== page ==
Franklin Templeton’s Jenny Johnson on Bitcoin ETFs, RWA Tokenization and Blockchain’s Potential for TradFi

AUSTIN, TX — Franklin Templeton, the $1.6 trillion asset manager based in Silicon Valley, has been at the forefront of traditional finance heavyweights pushing into the digital asset space.

“We have looked at blockchain tech [and found] this is going to be transformational and we better make sure we understand it,” Jenny Johnson, president and CEO of Franklin Templeton, said during a Thursday panel discussion at Consensus 2024 in Austin.

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That’s why the company is running about 30 validator nodes on 12 different blockchains, for example, on Ethereum (ETH), Cardano (ADA), Stellar (XLM) and Provenance, Johnson said on the panel. That’s more than what the asset manager’s website shows, which mentions six networks including the same four blockchains plus Polkadot (DOT) and Solana (SOL).

A key allure of blockchain technology, she explained, is the efficiency to record and reconcile transactions and its potential for cost savings.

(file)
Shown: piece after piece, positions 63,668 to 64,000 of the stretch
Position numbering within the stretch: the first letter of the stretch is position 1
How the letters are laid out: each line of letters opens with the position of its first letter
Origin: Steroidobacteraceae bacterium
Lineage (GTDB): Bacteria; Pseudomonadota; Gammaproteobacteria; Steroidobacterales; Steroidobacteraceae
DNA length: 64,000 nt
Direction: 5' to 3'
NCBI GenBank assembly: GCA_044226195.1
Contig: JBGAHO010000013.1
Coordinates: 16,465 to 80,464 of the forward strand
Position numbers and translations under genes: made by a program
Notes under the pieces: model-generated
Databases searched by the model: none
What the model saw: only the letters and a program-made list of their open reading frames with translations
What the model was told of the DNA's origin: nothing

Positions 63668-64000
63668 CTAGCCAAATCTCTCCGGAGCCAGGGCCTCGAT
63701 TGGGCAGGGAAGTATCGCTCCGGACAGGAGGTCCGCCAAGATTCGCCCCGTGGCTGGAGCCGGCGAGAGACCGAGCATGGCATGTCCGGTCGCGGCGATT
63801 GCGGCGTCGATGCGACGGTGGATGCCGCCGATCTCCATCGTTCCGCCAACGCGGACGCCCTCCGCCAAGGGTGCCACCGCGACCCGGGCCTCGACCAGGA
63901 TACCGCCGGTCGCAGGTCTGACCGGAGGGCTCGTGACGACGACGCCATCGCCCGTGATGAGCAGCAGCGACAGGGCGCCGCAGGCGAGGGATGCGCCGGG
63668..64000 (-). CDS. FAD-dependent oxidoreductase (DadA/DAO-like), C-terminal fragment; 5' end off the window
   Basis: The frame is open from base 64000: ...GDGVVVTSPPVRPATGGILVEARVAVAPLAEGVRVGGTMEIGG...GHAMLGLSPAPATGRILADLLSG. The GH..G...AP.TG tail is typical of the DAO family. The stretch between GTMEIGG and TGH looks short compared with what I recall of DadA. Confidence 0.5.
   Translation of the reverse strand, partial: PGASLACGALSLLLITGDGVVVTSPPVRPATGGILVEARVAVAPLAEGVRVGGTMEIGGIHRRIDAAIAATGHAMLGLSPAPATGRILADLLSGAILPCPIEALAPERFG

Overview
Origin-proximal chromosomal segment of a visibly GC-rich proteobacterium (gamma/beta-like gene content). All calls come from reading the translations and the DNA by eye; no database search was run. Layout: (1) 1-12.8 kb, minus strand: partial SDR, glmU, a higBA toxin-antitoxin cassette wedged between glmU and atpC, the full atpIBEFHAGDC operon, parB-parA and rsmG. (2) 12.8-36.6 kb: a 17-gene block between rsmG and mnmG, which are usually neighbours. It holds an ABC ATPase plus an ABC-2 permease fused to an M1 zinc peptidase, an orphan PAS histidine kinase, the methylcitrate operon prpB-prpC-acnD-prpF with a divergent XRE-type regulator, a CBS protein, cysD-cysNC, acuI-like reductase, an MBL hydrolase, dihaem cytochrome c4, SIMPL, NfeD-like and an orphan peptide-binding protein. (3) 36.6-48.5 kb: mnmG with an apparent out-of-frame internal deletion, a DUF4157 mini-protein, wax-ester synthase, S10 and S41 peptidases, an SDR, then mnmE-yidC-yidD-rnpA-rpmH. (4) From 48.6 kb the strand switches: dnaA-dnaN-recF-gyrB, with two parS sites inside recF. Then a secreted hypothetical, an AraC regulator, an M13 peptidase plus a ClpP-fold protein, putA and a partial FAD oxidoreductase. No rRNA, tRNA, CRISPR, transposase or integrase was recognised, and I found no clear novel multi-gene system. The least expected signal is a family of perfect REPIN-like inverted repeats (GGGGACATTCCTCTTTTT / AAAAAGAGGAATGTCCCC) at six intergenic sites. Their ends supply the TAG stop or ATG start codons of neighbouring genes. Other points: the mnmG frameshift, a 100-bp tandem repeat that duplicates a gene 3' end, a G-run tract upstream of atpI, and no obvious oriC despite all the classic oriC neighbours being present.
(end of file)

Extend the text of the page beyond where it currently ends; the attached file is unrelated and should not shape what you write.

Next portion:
“Franklin [Templeton] today has a huge number of people, a couple hundred, who just reconcile [data] between systems, then we have to reconcile with our counterparty and another firm,” Johnson said.

Blockchains offer a single “source of truth” and record timing of transactions better than conventional processes, she said, which could help cut costs and decrease administrative workload.

“We’re in a business where we’re constantly being pressured to drive down the costs of the delivery of what we do,” she added.

One example benefitting from blockchain is tokenization, making real-world assets such as funds and bonds available on digital asset rails. Franklin Templeton was a pioneer, she said, launching the first money market fund available on-chain using the Stellar network in 2021, years before rivals like BlackRock entered the space.

Franklin Templeton was one of the 11 issuers approved to list spot-based bitcoin exchange-traded funds in the U.S. in January, and is also among those waiting for approval to launch a similar vehicle for the second-largest cryptocurrency ether.

Johnson said that many people are attracted to bitcoin (BTC) as an asset outside of the banking system that’s resistant to government seizure, but ETFs offer a well-understood vehicle to get exposure.

“For me, it’s a vehicle of choice,” Johnson said. “An ETF is a regulated entity, which makes a lot of people more comfortable who wouldn’t have transacted in this space otherwise.”

Edited by Stephen Alpher.

 

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